A laccolith (or laccolite) is a large, lenticular mass of igneous rock, filling a chamber which it has made for itself by lifting the overlying strata into a dome-like shape; the magma was supplied from below through a relatively small pipe or fissure. The rock of which laccoliths are made is nearly always of the highly siliceous and less fusible kinds, so that it can more easily lift the strata than force its way between them. Intrusive sheets are, it is true, often given off from a laccolith, but these are of quite subordinate importance, while dykes and irregular protrusions, called apophyses, extend into the fissures of the surrounding and overlying strata. Subsequent erosion may remove the dome of strata and cut deeply into the igneous mass beneath, leaving rugged mountains, the height of which depends upon the amount of original uplift and the subsequent denudation. Laccoliths in various stages of denudation occur in different parts of the West. Fig. 219 shows Little Sun-Dance Hill in South Dakota, a small dome from which the overarching strata have not been removed and the igneous core has nowhere been exposed, yet there can be little doubt of its presence.

Bear Butte (Fig. 220) represents a second stage of denudation; the strata have been removed, except those upturned around the foot of the butte, and the igneous core, exposed* yet but little eroded. In the same region is Mato Tepee (also called the Devil's Tower), a magnificent shaft of columnar phonolite, which rises 700 feet above a platform of horizontal strata. This tower is the remnant of a laccolith from which the covering strata, and probably much of the igneous core, have been eroded away. In southern Utah the Henry Mountains are a group of laccoliths from which several thousand feet of overlying strata have been removed and the cores deeply dissected. In the Elk Mountains of Colorado are some enormous laccolithic masses.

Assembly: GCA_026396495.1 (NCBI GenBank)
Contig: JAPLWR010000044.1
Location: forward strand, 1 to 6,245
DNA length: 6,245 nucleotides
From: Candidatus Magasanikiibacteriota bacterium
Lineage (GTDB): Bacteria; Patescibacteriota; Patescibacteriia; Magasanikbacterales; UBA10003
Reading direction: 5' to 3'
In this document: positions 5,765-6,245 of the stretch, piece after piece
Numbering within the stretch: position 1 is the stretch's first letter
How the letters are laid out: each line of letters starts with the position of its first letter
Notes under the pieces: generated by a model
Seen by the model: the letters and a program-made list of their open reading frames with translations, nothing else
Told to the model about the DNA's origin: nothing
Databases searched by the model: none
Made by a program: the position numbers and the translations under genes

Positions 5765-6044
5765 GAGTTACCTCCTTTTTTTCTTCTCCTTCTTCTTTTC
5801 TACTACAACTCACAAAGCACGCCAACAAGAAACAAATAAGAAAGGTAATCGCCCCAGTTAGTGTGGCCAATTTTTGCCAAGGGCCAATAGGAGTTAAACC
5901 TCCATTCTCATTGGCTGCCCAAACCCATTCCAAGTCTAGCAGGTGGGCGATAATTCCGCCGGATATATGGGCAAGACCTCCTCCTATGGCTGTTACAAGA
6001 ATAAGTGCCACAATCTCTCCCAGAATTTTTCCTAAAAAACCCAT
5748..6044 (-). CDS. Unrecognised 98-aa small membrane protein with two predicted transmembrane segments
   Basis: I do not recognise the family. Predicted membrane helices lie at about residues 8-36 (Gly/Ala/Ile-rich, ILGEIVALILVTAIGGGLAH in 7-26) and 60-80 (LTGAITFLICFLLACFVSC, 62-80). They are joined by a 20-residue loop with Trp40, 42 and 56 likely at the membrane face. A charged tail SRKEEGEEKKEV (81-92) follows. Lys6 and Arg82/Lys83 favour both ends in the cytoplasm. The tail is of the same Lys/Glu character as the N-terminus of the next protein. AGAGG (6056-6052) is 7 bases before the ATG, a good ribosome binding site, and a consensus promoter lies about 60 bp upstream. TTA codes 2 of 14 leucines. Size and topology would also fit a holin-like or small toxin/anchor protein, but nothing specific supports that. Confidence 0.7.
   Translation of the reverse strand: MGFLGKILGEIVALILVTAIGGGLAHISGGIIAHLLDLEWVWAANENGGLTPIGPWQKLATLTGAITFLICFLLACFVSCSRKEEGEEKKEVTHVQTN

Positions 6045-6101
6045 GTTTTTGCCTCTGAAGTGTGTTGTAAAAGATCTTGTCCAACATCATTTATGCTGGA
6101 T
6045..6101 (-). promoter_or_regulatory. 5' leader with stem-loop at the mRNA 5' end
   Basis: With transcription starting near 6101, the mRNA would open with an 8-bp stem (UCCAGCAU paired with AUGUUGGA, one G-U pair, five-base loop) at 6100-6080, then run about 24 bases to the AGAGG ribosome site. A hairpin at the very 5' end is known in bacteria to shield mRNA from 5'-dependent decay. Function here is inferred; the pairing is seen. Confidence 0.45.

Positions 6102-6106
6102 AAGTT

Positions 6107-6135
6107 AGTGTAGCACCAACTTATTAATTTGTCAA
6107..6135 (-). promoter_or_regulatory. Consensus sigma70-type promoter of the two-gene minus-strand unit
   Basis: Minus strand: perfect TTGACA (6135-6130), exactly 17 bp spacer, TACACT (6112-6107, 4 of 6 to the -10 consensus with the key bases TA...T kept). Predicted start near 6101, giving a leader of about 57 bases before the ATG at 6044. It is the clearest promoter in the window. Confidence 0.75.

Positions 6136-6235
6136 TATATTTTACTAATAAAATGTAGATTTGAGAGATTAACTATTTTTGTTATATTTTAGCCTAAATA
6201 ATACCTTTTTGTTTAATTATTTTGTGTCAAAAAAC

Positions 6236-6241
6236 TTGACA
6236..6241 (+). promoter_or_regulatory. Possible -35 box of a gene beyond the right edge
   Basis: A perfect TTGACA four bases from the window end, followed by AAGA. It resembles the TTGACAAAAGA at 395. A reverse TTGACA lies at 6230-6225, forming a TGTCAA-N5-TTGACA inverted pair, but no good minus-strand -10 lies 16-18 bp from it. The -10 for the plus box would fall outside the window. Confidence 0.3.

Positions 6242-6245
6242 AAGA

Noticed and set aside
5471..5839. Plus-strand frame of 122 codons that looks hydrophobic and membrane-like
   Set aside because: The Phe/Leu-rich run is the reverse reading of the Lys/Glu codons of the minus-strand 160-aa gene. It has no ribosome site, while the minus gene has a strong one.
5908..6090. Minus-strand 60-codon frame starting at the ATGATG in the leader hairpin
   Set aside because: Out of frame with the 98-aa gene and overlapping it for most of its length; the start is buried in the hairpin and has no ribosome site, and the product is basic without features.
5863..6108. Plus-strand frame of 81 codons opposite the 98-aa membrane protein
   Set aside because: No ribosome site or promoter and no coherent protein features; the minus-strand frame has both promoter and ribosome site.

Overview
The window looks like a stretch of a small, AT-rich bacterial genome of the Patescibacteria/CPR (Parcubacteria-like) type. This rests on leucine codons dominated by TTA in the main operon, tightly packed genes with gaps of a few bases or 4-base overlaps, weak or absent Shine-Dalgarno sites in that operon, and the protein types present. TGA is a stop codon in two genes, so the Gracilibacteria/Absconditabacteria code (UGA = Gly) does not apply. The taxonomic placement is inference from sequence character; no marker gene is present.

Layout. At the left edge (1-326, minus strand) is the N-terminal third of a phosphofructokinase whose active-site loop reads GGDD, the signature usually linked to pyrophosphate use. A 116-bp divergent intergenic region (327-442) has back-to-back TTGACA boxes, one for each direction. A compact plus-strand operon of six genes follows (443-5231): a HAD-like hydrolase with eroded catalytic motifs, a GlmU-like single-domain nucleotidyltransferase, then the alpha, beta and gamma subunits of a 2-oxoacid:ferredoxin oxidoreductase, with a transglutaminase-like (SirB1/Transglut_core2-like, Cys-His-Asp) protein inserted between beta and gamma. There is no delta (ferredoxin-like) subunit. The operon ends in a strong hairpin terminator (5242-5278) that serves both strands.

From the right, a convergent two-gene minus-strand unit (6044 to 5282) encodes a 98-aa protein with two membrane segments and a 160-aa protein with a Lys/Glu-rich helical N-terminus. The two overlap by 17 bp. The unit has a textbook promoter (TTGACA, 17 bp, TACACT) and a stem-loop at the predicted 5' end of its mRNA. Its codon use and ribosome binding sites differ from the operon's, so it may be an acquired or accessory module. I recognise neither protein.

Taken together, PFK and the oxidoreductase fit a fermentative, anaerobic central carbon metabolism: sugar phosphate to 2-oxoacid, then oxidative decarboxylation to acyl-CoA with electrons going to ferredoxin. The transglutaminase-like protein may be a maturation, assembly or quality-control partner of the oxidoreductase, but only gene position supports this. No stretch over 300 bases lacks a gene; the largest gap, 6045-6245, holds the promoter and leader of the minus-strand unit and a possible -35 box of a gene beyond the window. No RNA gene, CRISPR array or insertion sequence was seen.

Diagrammatic vertical section of a laccolith (Gilbert). The full black indicates igneous rock.

Fig. 216. - Diagrammatic vertical section of a laccolith (Gilbert). The full black indicates igneous rock.

Eroded laccolith, with many sills and apophyses; Colorado. (Holmes).

Fig. 217. - Eroded laccolith, with many sills and apophyses; Colorado. (Holmes).

Vertical section through laccolith shown in Fig. 217 before denudation.

Fig. 218. - Vertical section through laccolith shown in Fig. 217 before denudation. aa, present surface: full black, remaining parts of intrusive body; vertical lines, portion of laccolith removed by denudation. (Holmes).

Little Sun Dance Hill, South Dakota. (U. S. G. S).

Fig. 219. - Little Sun-Dance Hill, South Dakota. (U. S. G. S).

Bear Butte, South Dakota. (U. S. G. S).

Fig. 220. - Bear Butte, South Dakota. (U. S. G. S).

Chonoliths

Sometimes the shape of an intruded igneous body is so irregular and its relations to the country rock are so complex that it cannot be referred to any of the preceding categories. For such irregular masses Daly has proposed the term chonolith, which he defines as follows: "an igneous body (a) injected into dislocated rock of any kind, stratified or not; (b) of shape and relations irregular in the sense that they are not those of a true dyke, vein, sheet, laccolith, bysmalith or neck; and (c) composed of magma either passively squeezed into a subterranean orogenic chamber, or actively forcing apart the country rocks." Chonoliths are probably much more numerous than true laccoliths.